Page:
We have previously shown that dietary fish oil (FO), relative to corn oil (CO), and/or calorie restriction (CR) increases the lifespan of NZBxNZW by delaying the onset of autoimmune renal disease. To better understand the mechanism of action we determined the effects of dietary FO (10% v/w) and/or CR (40%) with respect to age on peripheral blood T-lymphocyte cytokine production. Blood cells were activated with PMA and ionomycin for four hours in the presence of brefeldin A, stained for the CD4 and CD8 T-lymphocyte subsets and intracellular cytokine accumulation of interleukins-2 (IL-2), -5 (IL-5), -10 (IL-10), and IFN-gamma (IFN-γ) and analyzed by flow cytometry. Our results show that the relative percent of CD4 and CD8 T-lymphocytes decrease by 50% in old (9 mo) versus young (4 mo) mice. In general, aging caused a rise in the percent of CD4 T-lymphocytes producing IL-2 (4-fold), IFN-γ (6-fold), and IL-5 (3-fold) but did not effect IL-10 production. Similar, but less dramatic results were obtained in CD8 T-lymphocytes. While dietary FO or CR partially normalized CD4 cells in aged mice, the combination of FO/CR completely normalized CD4 cells. In CD8 T-lymphocytes, CR alone normalized the age-dependent decrease. CR completely blunted the rise in the percent of IL-2 and IFN-γ producing CD4 and CD8 T-lymphocytes while FO had only a partial effect. Surprisingly, FO abolished IL-5 and IL-10 production in young and old CD8 T-lymphocytes. In contrast, FO and CR were equally effective in suppressing IL-5 production in aged CD4 T-lymphocytes. We show, for the first time, that dietary FO and CR dramatically down-regulate key immunoregulatory cytokines involved in autoimmune disease.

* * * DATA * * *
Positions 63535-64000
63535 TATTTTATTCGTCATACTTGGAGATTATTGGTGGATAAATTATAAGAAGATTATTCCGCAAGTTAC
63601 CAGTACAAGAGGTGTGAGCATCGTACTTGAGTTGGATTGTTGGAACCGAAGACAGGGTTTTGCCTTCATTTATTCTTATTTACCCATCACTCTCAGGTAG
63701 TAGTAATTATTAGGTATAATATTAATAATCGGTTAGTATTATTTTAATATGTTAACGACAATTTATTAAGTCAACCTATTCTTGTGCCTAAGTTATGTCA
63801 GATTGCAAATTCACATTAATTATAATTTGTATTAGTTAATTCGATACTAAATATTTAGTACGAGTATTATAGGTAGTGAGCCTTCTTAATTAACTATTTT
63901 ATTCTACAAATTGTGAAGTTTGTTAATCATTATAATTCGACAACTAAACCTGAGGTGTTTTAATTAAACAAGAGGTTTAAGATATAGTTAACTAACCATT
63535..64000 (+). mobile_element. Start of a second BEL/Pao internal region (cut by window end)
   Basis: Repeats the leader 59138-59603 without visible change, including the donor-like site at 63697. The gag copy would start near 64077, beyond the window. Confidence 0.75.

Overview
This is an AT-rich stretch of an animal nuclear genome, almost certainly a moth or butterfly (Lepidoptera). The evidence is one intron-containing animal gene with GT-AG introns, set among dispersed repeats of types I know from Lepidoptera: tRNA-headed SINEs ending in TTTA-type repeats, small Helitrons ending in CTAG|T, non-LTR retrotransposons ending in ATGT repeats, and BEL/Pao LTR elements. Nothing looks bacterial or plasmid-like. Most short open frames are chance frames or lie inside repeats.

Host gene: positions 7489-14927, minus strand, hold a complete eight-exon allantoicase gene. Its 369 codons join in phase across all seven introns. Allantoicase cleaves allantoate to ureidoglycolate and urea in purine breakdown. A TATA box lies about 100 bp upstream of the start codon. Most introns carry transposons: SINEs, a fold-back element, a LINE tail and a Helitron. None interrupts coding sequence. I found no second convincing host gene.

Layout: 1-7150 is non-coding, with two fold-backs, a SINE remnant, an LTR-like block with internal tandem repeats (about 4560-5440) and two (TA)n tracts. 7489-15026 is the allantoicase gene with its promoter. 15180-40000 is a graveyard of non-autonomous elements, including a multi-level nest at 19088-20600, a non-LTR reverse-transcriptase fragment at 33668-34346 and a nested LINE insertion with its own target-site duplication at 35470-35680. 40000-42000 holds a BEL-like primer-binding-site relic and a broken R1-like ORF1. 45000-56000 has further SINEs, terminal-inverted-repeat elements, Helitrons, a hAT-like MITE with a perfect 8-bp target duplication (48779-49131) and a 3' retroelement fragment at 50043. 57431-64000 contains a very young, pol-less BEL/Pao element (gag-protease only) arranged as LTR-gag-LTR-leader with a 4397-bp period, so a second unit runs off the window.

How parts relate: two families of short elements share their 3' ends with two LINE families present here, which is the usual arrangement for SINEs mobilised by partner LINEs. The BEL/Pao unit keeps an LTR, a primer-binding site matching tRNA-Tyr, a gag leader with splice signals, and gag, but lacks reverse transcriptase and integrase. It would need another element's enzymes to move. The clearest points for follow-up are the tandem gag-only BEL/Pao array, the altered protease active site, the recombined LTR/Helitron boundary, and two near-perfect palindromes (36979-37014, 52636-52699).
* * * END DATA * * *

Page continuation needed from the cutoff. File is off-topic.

|Original language||English (US)|
|State||Published - Mar 20 1998|
ASJC Scopus subject areas
- Molecular Biology